Red Sox opt for cautious Aaron Judge approach

The Red Sox insisted they were going to attack Aaron Judge.

They weren’t going to pitch around him unless the situation dictated it. If he made history because of it, so be it.

That, however, was not the case Thursday night in the Yankees’ 5-4, 10-inning victory in The Bronx. Michael Wacha and John Schreiber mostly stayed away from Judge, walking him three times in four plate appearances. He saw just six strikes. Each of the 13 balls he saw were greeted with loud boos from the large crowd of 43,123. He did come close to tying the Yankees’ single-season home run record in the ninth inning, but flied out to the wall in center field 404 feet away.

“We preach, ‘Attack the zone,’ ” manager Alex Cora said pregame. “Obviously the guy on the mound has a job to do. Intentional walks and pitching around people move the line. We’re trying to win games. … We’re going to go about it the way we always do.”

Judge entered play just a homer off Roger Maris’ Yankees’ single-season home run record, with 60 in what has been one of the greatest offensive seasons in recent memory and the American League leader in homers, RBIs and batting average.

Aaron Judge didn’t see a whole lot of pitches to hit on Thursday.
Charles Wenzelberg / New York Po

On Wednesday night, Pirates reliever Eric Stout pitched around Judge in the eighth inning of a lopsided game and heard thunderous boos. Cora and Friday night starter Rich Hill both said the Red Sox would not act that way, but Wacha and Schreiber did follow the Stout game plan.

Judge didn’t see a single strike from Wacha in his first at-bat. In the third, he walked on a full-count offering and struck out in the fifth. It made sense for the Red Sox to put Judge on in the seventh after Kyle Higashioka’s leadoff double. But Schreiber pitched to him, only to walk Judge on five pitches.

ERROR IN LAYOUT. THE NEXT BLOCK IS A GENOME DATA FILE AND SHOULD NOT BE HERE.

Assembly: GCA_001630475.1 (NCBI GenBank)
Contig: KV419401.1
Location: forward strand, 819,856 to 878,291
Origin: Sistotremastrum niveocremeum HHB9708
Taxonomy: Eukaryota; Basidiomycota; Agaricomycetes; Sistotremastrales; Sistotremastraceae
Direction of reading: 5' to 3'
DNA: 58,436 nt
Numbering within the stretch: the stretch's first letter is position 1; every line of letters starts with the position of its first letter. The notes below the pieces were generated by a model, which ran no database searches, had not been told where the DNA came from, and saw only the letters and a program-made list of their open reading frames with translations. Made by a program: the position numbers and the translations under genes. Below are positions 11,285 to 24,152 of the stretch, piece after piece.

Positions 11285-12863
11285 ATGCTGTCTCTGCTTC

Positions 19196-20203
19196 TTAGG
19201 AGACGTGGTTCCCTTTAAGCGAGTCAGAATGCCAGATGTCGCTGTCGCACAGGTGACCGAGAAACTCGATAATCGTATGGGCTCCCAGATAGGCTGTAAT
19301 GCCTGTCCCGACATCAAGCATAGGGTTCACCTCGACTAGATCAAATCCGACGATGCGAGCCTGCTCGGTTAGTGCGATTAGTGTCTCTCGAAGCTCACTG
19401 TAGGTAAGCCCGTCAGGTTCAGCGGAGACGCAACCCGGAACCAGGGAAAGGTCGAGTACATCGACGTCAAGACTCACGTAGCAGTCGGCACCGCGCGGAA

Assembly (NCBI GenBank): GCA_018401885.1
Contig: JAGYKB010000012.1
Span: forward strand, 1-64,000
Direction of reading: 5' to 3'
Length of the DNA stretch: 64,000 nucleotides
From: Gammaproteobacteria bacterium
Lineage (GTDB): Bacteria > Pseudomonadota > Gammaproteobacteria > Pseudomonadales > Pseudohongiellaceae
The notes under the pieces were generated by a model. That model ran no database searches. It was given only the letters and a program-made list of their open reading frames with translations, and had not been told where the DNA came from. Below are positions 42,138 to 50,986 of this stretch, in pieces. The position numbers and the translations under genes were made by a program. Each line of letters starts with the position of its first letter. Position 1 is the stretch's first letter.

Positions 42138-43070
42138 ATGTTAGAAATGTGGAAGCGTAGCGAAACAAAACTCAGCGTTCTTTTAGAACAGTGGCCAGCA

Everything to know about Aaron Judge and his chase for the home run record:

Rich Hill #44 of the Boston Red Sox pitches
Aaron Judge’s next chance at No. 61 comes against veteran Rich Hill.
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In the ninth against Matt Barnes, Judge flied out to the warning track in dead center field.

Maybe Friday night will be different with Hill on the mound. The 42-year-old left-hander faced Barry Bonds in 2006 as a member of the Cubs. Bonds was on his way to moving into second place on the all-time home run list that season. Hill went after him, and nearly allowed home run No. 714. Juan Pierre made a homer-saving catch on a ball Bonds hit off Hill.

“You go out there and you make your pitches and you attack the hitter just as you would attack in the beginning of the season,” Hill said. “You want to face the best, you always want to go out there and compete against the best. That’s why we play this game. It doesn’t get any [better] than this at the major league level.”


As a player for the Dodgers from 1998-2004, Cora saw a lot of Bonds up close, including his record-breaking 73-homer season in 2001. Judge’s season is reminiscent of Bonds’ dominance back then.

Cora declined to compare this year’s Judge to Bonds or whether it would be the real home run record if he does pass Maris. Performance-enhancing drugs were such a big part of the story of the remarkable seasons put together by Bonds, Mark McGwire and Sammy Sosa, and not a factor for Judge, who is tested like all other players in the modern game.

“He’s doing it in an era that it’s very tough to hit, let’s put it that way. Leave it at that,” Cora said. “The separation between him and the rest of the players is huge. The opposite-field home runs are not where they used to be, especially in 2019, and this guy keeps doing what he’s doing.”